If you’ve spent any time on the internet, you know humans are combative. We can turn the most benign opinion into a civil war – people have gone to blows over everything from eating habits to drawing x-es. But sometimes, we disagree on things that are less black-and-white.
Things like indoor vs outdoor pets. Or pro/anti-weed-and-feed. These are crucial matters. And there are valid arguments on both sides, meaning there’s no right or wrong answer. So we’re going to dig into both angles … to weed and feed or not to weed and feed your lawn?
Lawn Weed and Feed
Tip #1: Understand Why You Should
The practice of weeding and feeding your lawn is driven convenience. But the term ‘lawn weed and feed’ is a generic one. It describes any product that combines herbicides and fertilisers in a single product. Weed and feed products generally kill weeds but save grass.
They’re formulated to attack specific types of weeds like clovers and dandelions. It targets the most common types of weed using herbicide ingredients like MCPP, 4-D, and Dicamba. By weeding and fertilising at the same time, you can get your garden work done faster.
Tip #2: Understand Why You Shouldn’t
From an agricultural perspective, weeding and feeding are separate tasks and shouldn’t be combined. We do it simultaneously for speed and convenience, but it’s not the intuitive way to look after your lawn. But ‘unnaturalness’ aside, weed and feed products are synthetic.
This means they’re potentially toxic to kids and pets. Plus, they can leach into your vegetables and fruits if it rains. The runoff from these chemicals can also flow into food farms and communal water sources. This type of pollution spreads far and moves quickly.
Tip #3: Use the Right Dispenser
Lawn weed and feed products can be liquid or granular. The formula kills specific weeds while fertilising the grass. The label will usually explain what weeds it kills and what plants it feeds. So avoid straying into your flower garden or vegetable patch. This is just for the grass. For liquid lawn weed and feed, a sprayer or a designated sprinkler system works best.
For granular weed and feed, you can use a spreader that deposits grains closer to the plant. Rotary dispensers send the grains further away. In all cases, weed and feed is topical. It sits on the leaves of your weeds and ‘stops them breathing’ while seeping in to feed the grass. Dry weed and feed can be applied as it is. Liquid weed and feed must be diluted with water first.
Tip #4: Separate the Processes
You don’t necessarily need to buy a combined product. Even if you want to lawn weed and feed during the same garden session, do it in sequence. First, mow the lawn to make it neat and even. Then, lop the tops off any weeds that survived your lawn-mowing motors.
Next, apply the weed-killing product and/or uproot each weed manually. Then you can finish with a mixed-release fertiliser. You could decide to buy your ‘grass food’ and weed killer from the same brand. This way, you’ll be sure the formulations don’t counteract each other.
Tip #5: Time It Right
If you do choose to lawn weed and feed, talk to the experts. Ideally, you want to get rid of weeds before adding fertiliser. Otherwise, you’re just making the weeds healthier. For flower gardens, you manually uproot weeds on a daily or weekly basis before they overwhelm you.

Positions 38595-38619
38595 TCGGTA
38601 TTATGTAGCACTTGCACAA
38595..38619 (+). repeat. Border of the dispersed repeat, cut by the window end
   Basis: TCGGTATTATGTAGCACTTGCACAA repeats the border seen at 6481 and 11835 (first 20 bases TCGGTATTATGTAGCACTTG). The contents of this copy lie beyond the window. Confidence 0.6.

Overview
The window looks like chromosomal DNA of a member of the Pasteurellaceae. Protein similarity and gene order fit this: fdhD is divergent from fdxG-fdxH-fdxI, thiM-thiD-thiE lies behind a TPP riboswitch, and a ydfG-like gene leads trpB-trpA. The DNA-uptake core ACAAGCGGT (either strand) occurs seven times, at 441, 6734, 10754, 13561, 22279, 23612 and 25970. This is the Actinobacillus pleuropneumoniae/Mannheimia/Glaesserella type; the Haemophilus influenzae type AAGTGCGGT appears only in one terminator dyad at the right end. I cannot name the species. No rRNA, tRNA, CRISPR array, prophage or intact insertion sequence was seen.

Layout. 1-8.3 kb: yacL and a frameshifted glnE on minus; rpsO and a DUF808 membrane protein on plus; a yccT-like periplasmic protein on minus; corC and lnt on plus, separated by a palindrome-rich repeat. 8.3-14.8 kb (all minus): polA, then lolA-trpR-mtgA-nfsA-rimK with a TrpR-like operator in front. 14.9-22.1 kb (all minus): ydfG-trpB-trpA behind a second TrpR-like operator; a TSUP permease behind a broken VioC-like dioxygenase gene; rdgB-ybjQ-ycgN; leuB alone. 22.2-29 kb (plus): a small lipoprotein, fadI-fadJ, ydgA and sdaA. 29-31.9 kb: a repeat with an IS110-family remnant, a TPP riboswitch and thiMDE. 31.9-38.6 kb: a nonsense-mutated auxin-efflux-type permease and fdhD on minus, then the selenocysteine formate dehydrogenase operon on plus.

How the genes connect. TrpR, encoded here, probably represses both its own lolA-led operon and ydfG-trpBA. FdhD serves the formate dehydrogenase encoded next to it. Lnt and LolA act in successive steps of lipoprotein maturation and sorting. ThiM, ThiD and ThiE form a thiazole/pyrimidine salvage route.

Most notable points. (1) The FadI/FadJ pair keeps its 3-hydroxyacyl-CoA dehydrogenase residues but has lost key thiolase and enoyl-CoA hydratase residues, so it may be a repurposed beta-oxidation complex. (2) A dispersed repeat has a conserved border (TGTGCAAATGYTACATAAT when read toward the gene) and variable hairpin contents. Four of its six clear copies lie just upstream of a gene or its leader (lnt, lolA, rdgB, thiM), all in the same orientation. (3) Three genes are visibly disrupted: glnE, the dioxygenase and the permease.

But for grass, it may be harder to spot individual weeds. Cut the grass to make the weeds more visible. The best time to feed your lawn is early spring (March to April) or late summer (May to August). Never fertilise in the fall or during heavy rain – it will all wash away. If you’re using a combined lawn weed and feed product, early Spring is the best time for it.
Tip #6: Confirm the Location
In some parts of the world, lawn weed and feed products are banned. Canada is a top example. Other places allow it, but with certain restrictions. In the UK, there’s no blanket ban on weeding and feeding, but many landscapers advise against it. Too risky for your lawn.
Consider your circumstances as well. If you grow edible fruit and vegetables, you don’t want to risk tainting them with toxic herbicides. Pets and small kids might ingest those chemicals. Or touch the grass and get some in their eyes. So don’t rush to weed and feed.
Tip #7: Mix and Match
Typical lawn weed and feed products have a high concentration of nitrates. This is because nitrogen boosts leaf growth. Other key fertilisers target different parts of the plant. So while nitrogen will make you grass green and voluminous, it’s a short-term aesthetic effect.
For a truly healthy lawn, you want a balanced dose of potassium for root development and phosphorous for general plant nutrition. So check that your lawn weed and feed product isn’t all nitrate. Get one with a reasonable mix of potassium and phosphates. Something like 15-5-10. This brand mixes 15 parts nitrate, 5 parts phosphorous, and 10 parts potassium.
Tip #8: Pick Pre or Post
Lawn weed and feed products can be pre-emergent or post-emergent. Post-emergent weed killers are the most common. They’re defined as broad-leaf herbicides and they get absorbed through the leaves. So you can only apply them after visible weeds have visibly sprouted.
Pre-emergent herbicides kill the weeds before they pop out of the soil. You need to apply it at least once a year. Follow up with watering to sink and seal the chemicals into the soil. Pre-emergent weed and feed can sometimes be damaged by sunlight or affected by soil type.
Tip #9: Go For Mixed Release